GREENVILLE, Maine — How the forest has played and continues to play a significant role in the Moosehead Lake region is the focus of Forest Heritage Days on Friday and Saturday.

The event, which is 20 years old this year, is all about sharing the rich heritage of the working forest of Maine, its history, present practices and its future.

“Everything [in the Moosehead region] was tied to the woods in some way,” Elaine Bartley, a Forest Heritage Committee member, said Tuesday of earlier years. Residents and their relatives either worked in the woods or were employed in service industries that provided for the woodsmen, she said.

“I remember going [to the celebration] as a kid, and my dad was involved at the time,” Bartley said. “I am extremely proud of the area of the state from which I come and where I was born, and I think it’s very important that people connect with their heritage and understand what has made them and their area so special.”

To share that heritage, the Forest Heritage Committee has planned a variety of events for the public, including a bus tour of locations pertaining to forest practices, as well as logging competitions and exhibitions of old and new equipment. In addition, there will be a craft fair.

On Friday, the bus tour will take participants to a Harford’s Point woodlot to view timber stand improvement work, a firewood operation, and forest road construction. From there, the bus will go to the East Outlet of Moosehead Lake where biologist Tim Obrey of the Department of Inland Fisheries and Wildlife will give an overview of the objectives and results of the Upper Kennebec River Management program. The tour will continue to an active logging operation in Bowdoin College West Township and then will stop for a lumberjack lunch at Lily Bay Storehouse. After lunch, the tour will continue to Plum Creek land to learn about its open-land policy and its Moosehead Conservation easement, as well as winter public road harvesting and pre-commercial thinning.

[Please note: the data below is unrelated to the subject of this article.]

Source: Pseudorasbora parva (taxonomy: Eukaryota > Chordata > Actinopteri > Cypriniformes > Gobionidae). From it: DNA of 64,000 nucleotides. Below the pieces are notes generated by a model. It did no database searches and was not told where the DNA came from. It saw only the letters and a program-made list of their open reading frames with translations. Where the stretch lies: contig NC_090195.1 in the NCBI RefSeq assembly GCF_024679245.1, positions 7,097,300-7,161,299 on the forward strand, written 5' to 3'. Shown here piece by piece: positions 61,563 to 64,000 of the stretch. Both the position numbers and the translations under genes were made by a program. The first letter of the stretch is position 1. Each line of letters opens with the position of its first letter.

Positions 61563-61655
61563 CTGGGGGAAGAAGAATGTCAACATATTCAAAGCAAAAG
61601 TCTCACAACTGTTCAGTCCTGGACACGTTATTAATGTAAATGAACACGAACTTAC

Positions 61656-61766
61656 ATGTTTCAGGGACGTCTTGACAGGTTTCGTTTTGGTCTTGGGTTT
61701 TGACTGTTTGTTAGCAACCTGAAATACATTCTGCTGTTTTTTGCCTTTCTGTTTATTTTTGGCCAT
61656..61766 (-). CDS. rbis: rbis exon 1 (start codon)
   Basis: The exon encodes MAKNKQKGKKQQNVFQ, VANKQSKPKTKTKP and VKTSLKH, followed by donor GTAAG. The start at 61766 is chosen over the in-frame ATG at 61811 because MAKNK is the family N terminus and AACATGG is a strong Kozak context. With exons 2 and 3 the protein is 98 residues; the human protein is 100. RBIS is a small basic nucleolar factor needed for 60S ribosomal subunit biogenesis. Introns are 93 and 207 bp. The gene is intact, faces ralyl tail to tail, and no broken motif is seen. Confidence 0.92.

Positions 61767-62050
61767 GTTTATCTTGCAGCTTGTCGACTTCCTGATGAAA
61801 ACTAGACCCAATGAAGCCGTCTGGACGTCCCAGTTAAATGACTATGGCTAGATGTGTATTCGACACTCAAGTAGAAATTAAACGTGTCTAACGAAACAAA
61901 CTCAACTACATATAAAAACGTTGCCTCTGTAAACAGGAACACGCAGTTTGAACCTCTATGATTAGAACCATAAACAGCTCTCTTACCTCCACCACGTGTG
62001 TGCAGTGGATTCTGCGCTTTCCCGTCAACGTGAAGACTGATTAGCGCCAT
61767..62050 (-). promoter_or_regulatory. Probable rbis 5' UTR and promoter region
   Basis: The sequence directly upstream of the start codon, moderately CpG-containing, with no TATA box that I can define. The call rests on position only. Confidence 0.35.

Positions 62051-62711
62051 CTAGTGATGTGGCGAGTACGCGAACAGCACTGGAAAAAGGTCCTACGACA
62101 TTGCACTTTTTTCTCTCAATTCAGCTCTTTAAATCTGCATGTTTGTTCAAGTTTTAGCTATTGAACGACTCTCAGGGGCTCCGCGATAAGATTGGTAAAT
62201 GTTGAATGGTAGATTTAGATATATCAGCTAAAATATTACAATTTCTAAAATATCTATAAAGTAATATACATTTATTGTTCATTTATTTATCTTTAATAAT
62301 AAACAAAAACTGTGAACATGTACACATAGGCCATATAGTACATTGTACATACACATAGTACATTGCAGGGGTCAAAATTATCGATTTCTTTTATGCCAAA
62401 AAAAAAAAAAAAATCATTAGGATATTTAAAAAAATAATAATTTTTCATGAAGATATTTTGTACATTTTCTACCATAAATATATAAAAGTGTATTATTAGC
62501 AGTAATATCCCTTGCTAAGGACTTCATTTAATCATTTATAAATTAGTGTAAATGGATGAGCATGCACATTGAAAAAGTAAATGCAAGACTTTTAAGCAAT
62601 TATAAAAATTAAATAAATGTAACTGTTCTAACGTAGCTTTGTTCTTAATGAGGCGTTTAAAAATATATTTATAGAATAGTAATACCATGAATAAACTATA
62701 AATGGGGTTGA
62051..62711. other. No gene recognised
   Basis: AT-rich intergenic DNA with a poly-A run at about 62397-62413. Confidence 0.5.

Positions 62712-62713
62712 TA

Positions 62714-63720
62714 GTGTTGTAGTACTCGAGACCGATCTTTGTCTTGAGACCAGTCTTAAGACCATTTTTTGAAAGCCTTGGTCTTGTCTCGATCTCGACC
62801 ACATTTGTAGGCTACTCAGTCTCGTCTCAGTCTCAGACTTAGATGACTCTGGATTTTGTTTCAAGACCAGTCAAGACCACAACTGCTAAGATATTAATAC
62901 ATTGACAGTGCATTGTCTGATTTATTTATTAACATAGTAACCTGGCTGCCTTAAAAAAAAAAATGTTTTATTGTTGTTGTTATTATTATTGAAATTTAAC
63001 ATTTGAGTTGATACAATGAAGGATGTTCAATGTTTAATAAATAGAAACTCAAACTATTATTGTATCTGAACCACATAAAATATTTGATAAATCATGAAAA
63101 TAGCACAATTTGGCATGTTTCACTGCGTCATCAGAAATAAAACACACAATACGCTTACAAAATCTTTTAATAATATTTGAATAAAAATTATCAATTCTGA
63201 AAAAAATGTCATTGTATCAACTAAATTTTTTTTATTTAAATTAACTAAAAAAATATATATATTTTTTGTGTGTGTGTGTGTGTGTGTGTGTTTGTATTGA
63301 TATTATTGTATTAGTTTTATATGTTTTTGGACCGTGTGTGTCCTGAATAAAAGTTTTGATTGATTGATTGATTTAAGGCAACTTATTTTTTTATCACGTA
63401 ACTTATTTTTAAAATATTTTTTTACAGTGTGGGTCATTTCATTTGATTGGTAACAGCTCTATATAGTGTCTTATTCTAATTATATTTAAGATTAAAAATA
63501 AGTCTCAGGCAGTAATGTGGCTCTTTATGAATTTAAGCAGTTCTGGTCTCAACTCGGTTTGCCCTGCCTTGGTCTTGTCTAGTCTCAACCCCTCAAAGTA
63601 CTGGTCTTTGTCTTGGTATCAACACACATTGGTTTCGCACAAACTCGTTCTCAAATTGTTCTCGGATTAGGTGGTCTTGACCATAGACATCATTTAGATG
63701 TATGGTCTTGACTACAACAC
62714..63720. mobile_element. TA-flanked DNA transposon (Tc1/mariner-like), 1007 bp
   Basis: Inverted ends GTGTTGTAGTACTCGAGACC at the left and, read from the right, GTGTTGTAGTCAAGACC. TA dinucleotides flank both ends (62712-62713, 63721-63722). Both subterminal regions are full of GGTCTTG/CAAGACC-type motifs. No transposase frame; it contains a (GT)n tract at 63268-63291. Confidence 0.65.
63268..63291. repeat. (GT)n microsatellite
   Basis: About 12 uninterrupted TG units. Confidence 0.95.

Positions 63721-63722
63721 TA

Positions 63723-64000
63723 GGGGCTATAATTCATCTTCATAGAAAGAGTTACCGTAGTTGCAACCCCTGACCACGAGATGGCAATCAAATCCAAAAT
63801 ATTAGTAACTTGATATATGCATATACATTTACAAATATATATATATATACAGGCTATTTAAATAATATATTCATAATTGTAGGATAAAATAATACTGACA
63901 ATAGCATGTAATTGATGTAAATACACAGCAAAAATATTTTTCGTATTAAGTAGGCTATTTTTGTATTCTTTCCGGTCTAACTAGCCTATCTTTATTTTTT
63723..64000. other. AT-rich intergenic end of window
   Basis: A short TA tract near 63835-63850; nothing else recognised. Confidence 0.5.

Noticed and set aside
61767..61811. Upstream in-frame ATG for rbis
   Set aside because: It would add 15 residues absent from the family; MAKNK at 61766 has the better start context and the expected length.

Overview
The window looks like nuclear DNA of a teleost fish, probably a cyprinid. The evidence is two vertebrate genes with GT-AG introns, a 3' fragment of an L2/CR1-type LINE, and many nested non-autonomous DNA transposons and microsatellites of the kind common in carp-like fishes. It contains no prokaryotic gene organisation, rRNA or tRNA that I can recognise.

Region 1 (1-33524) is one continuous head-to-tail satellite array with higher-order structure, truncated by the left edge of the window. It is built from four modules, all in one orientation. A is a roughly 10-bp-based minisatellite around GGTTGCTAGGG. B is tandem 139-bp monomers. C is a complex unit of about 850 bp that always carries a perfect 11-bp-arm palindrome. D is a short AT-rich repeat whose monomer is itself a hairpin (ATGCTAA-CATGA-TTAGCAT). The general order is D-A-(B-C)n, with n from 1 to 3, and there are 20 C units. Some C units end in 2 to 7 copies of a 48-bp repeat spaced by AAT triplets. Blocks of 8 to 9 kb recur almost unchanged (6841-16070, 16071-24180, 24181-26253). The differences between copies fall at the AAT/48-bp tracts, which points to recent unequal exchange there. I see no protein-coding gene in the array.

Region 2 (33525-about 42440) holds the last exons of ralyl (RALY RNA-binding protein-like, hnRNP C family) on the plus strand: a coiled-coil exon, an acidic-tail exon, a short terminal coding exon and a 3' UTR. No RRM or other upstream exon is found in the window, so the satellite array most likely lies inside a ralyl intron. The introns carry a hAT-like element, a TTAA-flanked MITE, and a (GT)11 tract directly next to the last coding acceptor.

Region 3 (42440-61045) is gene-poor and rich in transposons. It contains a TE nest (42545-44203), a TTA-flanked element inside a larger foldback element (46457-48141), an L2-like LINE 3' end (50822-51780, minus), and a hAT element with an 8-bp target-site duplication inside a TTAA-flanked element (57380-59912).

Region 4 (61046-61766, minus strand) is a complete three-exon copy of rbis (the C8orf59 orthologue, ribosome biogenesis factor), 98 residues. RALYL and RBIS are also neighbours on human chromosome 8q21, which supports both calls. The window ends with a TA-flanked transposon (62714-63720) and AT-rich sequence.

The tour, the only event with a fee, is $35 for adults, $28 for seniors 65 years and older and youths 12 and under. To reserve a seat, call 280-3922.

When the bus returns to Greenville at about 2 p.m., the Colby College Woodsmen’s team will hold an exhibition of old-time logging skills.

Saturday’s events will pit top competitors around the state in events such as speed cut, bore cut, precision stump, spring pole, precision bucking and precision felling.

Forest Heritage Days also has a giving component. Chain saw-carved items will be raffled off and the proceeds given to the Children’s Miracle Network. Organizers hope to exceed the $1,000 raised last year for the network.

Local merchants have donated items to be awarded throughout the event. It’s a chance to have fun while learning something new, according to Bartley.

“The people in this area have been taking care of these woods for several years and so it’s very important that people take pride in where they come from and understand who they are as a people and their culture,” Bartley said.